End of term: 1990 Saab 9000i

My love affair with the attractive and leggy Swede is over. After 14 months of happiness, the old girl has moved on to someone new. And although it would be wrong to suggest the relationship was filled with burning flames of desire, I’ll miss her reassuring and comforting nature. It’s time to say farewell to the Saab 9000. Gone, but not forgotten.

Having originally purchased her to replace the Honda Accord aka the original PetrolBlog Shed, I soon realised that the Saab was more than just a shed. The way she had been cared for throughout her 22 years of existence meant she had aged wonderfully well. Like a fine wine, the Saab had matured beautifully. She initially wore her 128,000 miles well and by the time she departed at 142,000, she was looking better than ever.

The unfashionable Saab

The 9000i is arguably the least desirable 9000 and therefore one of the least desirable Saabs. This in turn means that the 9000i is loved by very few. Such is the image of Saab in the UK that the 9000 is shunned by those looking for bangers on a budget. The cost of maintenance normally outweighs the value of the car, so they’re often stripped for spares before being sent to the big Swedish graveyard in the sky.

Saab 9000i in car park

Which is a shame as I found the 9000i to be one of the most rewarding and satisfying cars I have ever owned. It excelled in only a few areas, but I never once dreaded a long drive in it. In fact, as a motorway mile muncher it was simply superb. The seats are undoubtedly the comfiest I have ever parked my bottom on and soft suspension presented a beautifully relaxed driving experience.

But it was in Britain’s inclement weather conditions where it really came into its own. No matter what was thrown at it, the Saab would shield me from the worst. The heated seats, which were rarely switched off, were easily my favourite feature. After a long day or with the prospect of another lengthy journey ahead of me, the heated seats would somehow make things feel better. For me it had the same effect as being greeted at home by a blazing woodburner after a long, cold walk across the moors.

Built-in reassurance

An old Saab has a built-in reassurance factor that other manufacturers simply can’t recreate. It looks like a tank and when you own one, you realise that it could probably take one on. And win.

The doors shut with a reassuring thud and the switchgear feels like it would outlast the human race. The overall feeling is that the 9000 was a car built to take on the Swedish winter. A car that was built to exacting standards and then priced accordingly. Legend has it that Saab lost money on every 9000 it sold. Own one and you can see why.

1990 Saab 9000i interior

Throughout the course of ownership she averaged 30.32mpg, a figure calculated using the Fuel Calc app, but also backed up by the Saab’s digital display. In fact, the Saab was accurate to the nearest 0.2mpg. You see, it wouldn’t be in a Saab’s character to deceive you. A Saab would never lie. It’s the little things that mean a lot when you own a 9000.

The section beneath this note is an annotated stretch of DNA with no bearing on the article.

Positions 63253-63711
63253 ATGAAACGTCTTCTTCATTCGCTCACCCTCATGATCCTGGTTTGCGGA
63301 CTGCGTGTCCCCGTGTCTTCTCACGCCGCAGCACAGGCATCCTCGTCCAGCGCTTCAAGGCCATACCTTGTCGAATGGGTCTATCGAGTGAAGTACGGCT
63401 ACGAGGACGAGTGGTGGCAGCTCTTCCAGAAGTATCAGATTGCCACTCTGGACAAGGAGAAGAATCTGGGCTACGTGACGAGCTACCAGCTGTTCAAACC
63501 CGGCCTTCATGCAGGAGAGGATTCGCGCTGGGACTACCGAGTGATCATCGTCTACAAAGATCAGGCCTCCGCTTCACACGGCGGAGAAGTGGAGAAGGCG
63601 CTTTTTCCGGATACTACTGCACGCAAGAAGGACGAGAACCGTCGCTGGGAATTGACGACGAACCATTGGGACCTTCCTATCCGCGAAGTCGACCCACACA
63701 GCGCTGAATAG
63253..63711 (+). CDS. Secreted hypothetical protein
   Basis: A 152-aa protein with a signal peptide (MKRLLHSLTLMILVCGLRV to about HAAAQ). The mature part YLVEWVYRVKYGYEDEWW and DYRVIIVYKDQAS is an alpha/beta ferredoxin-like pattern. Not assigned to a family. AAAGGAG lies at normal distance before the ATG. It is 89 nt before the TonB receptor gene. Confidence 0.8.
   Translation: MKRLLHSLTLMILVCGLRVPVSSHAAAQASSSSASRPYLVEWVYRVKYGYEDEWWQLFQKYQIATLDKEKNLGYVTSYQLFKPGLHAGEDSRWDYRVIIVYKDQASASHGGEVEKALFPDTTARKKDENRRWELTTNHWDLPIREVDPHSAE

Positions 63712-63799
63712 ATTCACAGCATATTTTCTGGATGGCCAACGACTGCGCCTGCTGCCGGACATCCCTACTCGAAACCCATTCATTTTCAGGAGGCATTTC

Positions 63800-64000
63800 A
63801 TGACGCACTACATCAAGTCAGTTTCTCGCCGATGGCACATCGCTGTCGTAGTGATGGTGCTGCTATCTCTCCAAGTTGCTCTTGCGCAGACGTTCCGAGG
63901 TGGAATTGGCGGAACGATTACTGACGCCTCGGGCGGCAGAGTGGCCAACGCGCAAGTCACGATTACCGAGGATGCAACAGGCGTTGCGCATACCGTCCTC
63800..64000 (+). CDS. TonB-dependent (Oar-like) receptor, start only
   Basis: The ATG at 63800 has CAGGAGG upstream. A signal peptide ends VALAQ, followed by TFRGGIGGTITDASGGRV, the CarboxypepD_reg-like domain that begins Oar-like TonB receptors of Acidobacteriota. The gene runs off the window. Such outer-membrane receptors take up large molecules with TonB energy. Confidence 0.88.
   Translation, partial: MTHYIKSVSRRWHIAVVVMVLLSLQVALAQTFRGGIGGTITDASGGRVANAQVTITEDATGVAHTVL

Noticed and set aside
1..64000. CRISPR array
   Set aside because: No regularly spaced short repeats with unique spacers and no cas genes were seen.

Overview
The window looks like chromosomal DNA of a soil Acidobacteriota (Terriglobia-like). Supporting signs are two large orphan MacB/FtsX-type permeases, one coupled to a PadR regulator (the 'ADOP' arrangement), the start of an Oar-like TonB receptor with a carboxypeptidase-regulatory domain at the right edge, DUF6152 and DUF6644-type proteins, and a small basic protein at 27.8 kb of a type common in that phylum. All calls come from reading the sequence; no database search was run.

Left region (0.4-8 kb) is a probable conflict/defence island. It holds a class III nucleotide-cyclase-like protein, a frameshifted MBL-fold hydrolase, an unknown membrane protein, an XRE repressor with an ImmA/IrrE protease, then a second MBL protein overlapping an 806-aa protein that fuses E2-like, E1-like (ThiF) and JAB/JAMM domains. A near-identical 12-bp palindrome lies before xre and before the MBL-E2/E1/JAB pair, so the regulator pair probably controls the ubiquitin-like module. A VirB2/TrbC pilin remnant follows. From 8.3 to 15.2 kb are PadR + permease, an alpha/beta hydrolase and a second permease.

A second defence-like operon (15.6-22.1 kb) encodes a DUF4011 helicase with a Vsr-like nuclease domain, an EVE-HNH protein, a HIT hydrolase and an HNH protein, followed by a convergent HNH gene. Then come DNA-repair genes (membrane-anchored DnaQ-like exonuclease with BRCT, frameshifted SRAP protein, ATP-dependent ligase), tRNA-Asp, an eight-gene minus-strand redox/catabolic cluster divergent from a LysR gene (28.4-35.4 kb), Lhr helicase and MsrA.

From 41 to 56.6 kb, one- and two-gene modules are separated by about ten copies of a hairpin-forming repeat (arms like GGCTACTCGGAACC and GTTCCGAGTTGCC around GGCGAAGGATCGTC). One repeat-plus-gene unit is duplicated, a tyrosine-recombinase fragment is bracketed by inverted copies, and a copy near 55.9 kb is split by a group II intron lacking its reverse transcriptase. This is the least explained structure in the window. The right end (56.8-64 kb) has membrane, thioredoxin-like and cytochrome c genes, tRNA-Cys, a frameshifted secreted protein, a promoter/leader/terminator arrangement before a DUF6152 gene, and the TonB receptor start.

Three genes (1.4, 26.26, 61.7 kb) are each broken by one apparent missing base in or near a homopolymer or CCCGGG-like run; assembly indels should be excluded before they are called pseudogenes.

Like the illuminated seat belt fasteners. Or the carriage-style interior lights situated behind the rear seat passengers. Or the way in which the lid on the central cubby box would pull back to rest on the rear seat, providing two perfectly flat cup holders. Or the soft and silent manner in which the full beam/low beam stalk would operate. Examples of the small things a Saab does well. Things that don’t come to the fore during a 60-minute test drive, but over the course of a year help to make a car an immensely satisfying car to own.

Perfect winter companion

Saab 9000i on winter tyresBy far and away the best times were had during the winter months. Following a couple of harsh winters, I took the opportunity to fit a set of Goodyear Ultragrip 8 winter tyres. At £58 per corner they represented exceptional value for money and I’d recommend them to anyone thinking of taking the winter tyre plunge for the first time. On a few occasions I was grateful for the additional grip they provided, including one potentially nasty moment on the M5. I also distinctly remember driving to a launch early one morning with a thin layer of virgin snow on the local roads. Such was the level of grip provided by the Goodyears, I was driving at normal speeds. Incredible.

There didn’t appear to be any additional noise generated by the winter tyres and there was no drop in fuel economy. In fact, the only issue was an increased amount of understeer, a problem accentuated once the temperatures rose again in the spring. At which point I sourced a set of orignal Saab Ronal 15″ alloy wheels and fitted them with Bridgestone Turanza boots. Good if somewhat unremarkable tyres.